Insulin Access and Innovation
All people with type 1 diabetes (T1D) should have affordable access to insulin, a hormone that must be taken multiple times a day to survive. At the same time, people with T1D need the continued scientific innovation that has led, and will continue to lead, to more effective insulins that allow them to do better.
JDRF, as a leader in the fight to end T1D, has developed a set of principles and will be advocating to insulin manufacturers, health insurance providers, pharmacy benefit managers (PBMs) and employers to make sure that insulin is affordable to those who need it and this critical innovation can continue.
Insulin should be available to people with T1D at a low, predictable out-of-pocket (OOP) cost.
JDRF is concerned about the effect that increasing OOP expenses have on access to insulin and other tools needed to survive. To address these concerns, JDRF proposes:
Health plans and pharmacy benefit managers should ensure discounts and rebates that reduce OOP costs for people with T1D.
People with T1D usually do not receive the substantial discounts that insulin manufacturers offer to PBMs and health insurance plans. People with diabetes should receive these discounts at the point of sale to reduce their OOP costs. PBMs and health plans should ultimately eliminate the use of rebates entirely.
Insulin manufacturers should lower their prices to current net levels and restrict price increases to CPI thereafter.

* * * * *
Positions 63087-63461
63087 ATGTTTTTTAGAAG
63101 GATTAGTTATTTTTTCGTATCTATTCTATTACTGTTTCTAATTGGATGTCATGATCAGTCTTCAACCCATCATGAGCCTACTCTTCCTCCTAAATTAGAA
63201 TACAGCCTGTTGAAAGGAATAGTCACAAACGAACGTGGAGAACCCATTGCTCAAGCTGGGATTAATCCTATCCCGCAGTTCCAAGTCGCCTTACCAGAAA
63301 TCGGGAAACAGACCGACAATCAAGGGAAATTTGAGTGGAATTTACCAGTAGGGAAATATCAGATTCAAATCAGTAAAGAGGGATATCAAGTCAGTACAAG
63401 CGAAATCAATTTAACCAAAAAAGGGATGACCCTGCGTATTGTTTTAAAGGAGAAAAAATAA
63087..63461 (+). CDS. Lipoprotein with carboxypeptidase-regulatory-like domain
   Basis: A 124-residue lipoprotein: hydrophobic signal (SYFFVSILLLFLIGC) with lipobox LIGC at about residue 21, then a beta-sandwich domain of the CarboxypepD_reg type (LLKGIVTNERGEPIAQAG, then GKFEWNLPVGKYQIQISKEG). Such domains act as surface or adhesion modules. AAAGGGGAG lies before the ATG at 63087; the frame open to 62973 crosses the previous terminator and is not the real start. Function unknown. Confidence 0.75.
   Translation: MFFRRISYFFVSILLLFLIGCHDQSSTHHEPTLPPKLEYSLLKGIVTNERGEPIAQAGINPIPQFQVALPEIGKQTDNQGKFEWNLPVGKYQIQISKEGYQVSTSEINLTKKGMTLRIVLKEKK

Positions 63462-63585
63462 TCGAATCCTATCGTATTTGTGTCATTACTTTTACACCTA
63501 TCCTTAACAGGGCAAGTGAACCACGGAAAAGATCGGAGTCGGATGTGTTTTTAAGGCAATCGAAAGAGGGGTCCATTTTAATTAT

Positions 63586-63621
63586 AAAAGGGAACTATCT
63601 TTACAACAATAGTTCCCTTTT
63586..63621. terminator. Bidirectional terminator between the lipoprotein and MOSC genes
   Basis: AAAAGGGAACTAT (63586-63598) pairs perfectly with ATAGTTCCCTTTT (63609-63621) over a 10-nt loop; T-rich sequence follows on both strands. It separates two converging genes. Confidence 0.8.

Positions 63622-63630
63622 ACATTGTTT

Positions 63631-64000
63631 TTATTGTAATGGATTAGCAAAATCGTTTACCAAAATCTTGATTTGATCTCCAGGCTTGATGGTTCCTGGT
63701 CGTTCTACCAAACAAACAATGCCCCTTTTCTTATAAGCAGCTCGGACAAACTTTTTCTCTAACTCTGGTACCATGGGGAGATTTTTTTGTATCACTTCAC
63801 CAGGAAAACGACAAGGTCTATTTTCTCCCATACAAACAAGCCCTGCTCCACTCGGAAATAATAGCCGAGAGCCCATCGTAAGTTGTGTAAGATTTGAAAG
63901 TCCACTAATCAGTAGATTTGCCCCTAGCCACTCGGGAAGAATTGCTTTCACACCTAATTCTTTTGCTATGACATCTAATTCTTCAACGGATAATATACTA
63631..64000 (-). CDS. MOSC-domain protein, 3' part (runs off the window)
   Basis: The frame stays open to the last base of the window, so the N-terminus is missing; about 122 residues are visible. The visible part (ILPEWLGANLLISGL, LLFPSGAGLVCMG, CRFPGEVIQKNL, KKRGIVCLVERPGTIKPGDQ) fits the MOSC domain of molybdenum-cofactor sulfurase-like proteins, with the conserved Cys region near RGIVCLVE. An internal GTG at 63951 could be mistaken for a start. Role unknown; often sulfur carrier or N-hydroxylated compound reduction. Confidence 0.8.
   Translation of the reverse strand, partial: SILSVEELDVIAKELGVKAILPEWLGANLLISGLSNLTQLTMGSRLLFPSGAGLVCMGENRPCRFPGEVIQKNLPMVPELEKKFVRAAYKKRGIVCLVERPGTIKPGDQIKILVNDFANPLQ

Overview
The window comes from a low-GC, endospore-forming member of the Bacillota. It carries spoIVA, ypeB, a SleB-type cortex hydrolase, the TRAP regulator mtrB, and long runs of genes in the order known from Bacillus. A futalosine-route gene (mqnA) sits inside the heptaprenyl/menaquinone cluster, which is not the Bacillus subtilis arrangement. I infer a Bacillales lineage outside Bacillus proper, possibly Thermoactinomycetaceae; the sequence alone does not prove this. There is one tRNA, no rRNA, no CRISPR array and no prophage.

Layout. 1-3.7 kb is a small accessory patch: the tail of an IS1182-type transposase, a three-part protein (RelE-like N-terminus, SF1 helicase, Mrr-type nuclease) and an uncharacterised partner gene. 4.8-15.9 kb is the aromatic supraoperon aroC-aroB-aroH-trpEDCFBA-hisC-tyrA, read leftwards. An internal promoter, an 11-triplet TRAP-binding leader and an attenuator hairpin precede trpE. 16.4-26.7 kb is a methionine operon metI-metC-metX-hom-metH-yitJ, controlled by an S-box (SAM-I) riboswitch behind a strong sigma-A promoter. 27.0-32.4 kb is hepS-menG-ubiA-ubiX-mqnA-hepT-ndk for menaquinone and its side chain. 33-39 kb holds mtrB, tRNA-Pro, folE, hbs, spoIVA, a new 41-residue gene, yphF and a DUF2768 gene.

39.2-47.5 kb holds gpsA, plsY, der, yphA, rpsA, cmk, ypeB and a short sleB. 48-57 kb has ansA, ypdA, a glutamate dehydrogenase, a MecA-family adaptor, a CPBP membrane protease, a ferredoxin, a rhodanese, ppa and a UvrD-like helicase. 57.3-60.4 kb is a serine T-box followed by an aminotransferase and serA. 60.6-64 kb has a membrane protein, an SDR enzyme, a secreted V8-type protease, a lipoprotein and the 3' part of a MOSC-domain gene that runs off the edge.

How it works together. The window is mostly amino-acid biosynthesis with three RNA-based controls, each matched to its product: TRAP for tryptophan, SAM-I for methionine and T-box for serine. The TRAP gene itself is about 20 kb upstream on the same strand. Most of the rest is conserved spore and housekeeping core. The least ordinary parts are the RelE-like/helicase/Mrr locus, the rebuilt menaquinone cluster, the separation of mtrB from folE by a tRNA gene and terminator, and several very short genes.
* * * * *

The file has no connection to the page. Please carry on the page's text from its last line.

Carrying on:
JDRF has called on insulin manufacturers to lower their prices to the current net levels (taking out the amount currently used simply to pay rebates) and then restrict price increases to CPI thereafter. We acknowledge that curtailing the use of rebates will be necessary to permit this to occur.
Health plans, PBMs and employers should set copays/coinsurance for insulin that reflects its lifesaving role for people with T1D.
People with T1D cannot survive without insulin, and under-dosing can lead to severe and potentially fatal complications. Additionally, there are no alternative therapy options for people with T1D. They must use insulin. Cost-sharing for insulin should reflect these facts—insulin should be exempt from deductibles and provided at low, predictable OOP costs.
Health plans and PBMs should allow people with T1D access to the insulin that is most appropriate for them.
Type 1 diabetes is a unique disease that affects everyone who has it differently. The same is true for how the insulins used to treat T1D work on individuals. People with T1D should have access to the insulins that work best for them as determined by the individual and his or her healthcare team.
To achieve this, JDRF urges health plans and PBMs not to exclude any type or brand of insulin from health plans so that people can choose and use the insulin that keeps them the healthiest.
Research and Development of Next Generation Insulins
Improving access to insulin should not impede the development of next-generation insulins, such as faster-acting or glucose-responsive insulins.
As the leading global organization funding T1D research, JDRF is committed to the development of better and faster-acting insulins. Today’s insulin formulations can save lives, yet it remains incredibly difficult for people with T1D to achieve ideal blood-glucose control. We need better insulins.
As we work to make insulin more accessible for all, it is critical that any solution that ensures people with T1D have access to the insulin they need does not impede the innovation and development of newer and better insulins.
For more information about how JDRF plans to improve access to insulin, please read our Achieving Insulin Access and Innovation principles.